Contracts going to tax cheats
Government contracting -- a growing form of privatization, which turns over public work to private interests -- is one of the biggest cesspools of corruption and scandal in our country today.
Regular Facing South readers are familiar with the endless stories of cost-overruns, fraud, profiteering and other misdeeds of the contracting class, from Iraq to the Gulf Coast. Usually, these violations of the public trust don't lead to a crack-down on contracting abuse; indeed, the corporations found guilty of looting public assets are rewarded with yet more contracts.
The General Accounting Office just released a report which adds another layer of scandal to contracting: the fact that many of the companies receiving tax-payer money are themselves tax cheats. The Associated Press reports:
Government contractors who owe millions of dollars in back taxes bought luxury cars, boats and multimillion-dollar properties. Some failed to pay taxes but gambled company money.
One in 10 companies contracting with the General Services Administration from October 2003 through June 2005 owed back taxes, [Sen. Norm] Coleman's [R-MN] panel, the Senate Homeland Security and Governmental Affairs Permanent Subcommittee on Investigations, learned Tuesday. Their debts total $1.4 billion.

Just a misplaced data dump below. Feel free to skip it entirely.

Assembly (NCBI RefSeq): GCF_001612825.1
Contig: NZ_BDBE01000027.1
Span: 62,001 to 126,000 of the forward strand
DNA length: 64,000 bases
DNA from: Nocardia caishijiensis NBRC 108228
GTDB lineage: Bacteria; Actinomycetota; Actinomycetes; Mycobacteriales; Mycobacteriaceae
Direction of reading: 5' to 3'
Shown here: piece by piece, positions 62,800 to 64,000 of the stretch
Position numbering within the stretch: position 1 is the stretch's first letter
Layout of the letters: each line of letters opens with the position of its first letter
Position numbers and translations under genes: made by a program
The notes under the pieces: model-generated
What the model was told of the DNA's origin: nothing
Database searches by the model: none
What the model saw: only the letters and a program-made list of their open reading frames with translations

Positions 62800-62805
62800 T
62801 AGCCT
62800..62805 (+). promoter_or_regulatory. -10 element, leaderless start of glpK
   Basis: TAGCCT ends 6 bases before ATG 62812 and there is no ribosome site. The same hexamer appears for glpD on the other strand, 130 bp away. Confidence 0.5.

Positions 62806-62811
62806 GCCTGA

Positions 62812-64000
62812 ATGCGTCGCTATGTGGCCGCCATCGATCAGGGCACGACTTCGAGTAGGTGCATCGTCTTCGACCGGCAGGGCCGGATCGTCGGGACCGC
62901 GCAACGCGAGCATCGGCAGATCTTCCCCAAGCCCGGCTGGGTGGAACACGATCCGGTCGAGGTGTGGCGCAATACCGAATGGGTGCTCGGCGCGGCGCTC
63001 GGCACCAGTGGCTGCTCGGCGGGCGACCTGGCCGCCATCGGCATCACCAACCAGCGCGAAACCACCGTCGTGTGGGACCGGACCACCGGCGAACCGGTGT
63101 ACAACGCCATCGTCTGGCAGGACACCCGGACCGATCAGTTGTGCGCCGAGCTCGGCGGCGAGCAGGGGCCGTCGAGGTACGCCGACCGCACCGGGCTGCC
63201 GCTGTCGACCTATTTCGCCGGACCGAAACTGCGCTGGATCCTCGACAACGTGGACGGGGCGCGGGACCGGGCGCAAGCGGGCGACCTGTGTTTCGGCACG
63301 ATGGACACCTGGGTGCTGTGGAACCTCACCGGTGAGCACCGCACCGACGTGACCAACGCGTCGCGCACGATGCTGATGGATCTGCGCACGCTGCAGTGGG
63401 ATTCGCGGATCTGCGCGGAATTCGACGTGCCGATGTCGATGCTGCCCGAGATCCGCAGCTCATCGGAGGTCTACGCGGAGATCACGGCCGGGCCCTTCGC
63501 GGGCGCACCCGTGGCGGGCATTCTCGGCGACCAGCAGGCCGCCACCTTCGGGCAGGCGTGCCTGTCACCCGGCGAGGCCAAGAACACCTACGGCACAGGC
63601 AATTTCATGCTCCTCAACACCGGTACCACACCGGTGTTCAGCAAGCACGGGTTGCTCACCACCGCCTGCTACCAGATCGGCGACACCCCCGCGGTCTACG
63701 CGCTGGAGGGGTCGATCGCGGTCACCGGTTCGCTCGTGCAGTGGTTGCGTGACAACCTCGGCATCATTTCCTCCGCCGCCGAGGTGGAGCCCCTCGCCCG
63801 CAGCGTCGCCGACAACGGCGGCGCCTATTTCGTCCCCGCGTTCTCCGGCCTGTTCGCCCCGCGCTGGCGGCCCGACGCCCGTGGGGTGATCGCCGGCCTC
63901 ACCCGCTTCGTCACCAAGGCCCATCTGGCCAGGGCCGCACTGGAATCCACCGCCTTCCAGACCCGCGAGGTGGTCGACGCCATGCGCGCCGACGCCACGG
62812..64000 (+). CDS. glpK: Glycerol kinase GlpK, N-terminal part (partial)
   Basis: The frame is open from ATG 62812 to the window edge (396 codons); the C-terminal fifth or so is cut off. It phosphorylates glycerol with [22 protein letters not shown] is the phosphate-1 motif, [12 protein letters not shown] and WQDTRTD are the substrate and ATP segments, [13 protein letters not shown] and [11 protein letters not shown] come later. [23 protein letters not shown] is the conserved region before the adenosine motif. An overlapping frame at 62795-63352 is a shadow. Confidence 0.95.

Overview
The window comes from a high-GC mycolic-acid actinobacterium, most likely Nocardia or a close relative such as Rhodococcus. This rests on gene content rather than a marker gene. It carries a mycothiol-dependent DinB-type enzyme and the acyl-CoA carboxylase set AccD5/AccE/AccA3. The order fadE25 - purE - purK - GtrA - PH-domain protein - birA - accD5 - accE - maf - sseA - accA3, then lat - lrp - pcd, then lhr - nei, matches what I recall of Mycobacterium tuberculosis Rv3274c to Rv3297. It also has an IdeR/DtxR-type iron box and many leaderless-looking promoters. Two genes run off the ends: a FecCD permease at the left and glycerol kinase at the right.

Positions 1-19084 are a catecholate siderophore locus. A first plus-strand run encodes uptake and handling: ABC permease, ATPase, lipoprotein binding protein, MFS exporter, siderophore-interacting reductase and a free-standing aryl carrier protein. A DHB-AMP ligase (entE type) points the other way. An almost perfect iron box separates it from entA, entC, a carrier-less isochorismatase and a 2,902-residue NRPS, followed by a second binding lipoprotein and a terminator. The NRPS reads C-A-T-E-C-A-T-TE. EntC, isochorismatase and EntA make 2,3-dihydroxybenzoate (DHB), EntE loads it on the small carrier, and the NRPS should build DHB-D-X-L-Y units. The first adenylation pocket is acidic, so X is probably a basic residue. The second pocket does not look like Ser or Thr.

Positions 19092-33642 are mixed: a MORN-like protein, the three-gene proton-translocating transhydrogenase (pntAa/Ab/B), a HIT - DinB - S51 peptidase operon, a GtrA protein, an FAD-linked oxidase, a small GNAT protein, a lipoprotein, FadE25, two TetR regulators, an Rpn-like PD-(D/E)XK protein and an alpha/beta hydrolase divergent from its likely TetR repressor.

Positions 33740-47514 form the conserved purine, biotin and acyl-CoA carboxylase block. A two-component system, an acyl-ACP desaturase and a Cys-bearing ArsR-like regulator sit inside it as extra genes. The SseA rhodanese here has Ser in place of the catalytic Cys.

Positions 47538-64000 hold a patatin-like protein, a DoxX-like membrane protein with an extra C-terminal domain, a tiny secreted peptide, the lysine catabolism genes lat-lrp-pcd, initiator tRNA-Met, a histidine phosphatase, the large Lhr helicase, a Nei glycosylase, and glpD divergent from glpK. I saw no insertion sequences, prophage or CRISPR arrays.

"In an age of increasingly tight fiscal discipline, that $1.4 billion could be put towards our homeland security, our children's education or job-training programs," Coleman said. "It adds insult to injury that these tax deadbeats are actually paid enormous amounts of money every year from American tax coffers."
Tough words from Sen. Coleman -- although where has he been in pushing for a Truman Commission to rein in war profiteers? (the House version of a bill proposing such a commission, I understand, died on the House floor today, with votes along party lines)
You can read the full GAO report here. (pdf)
Chris Kromm is executive director of the Institute for Southern Studies and publisher of the Institute's online magazine, Facing South.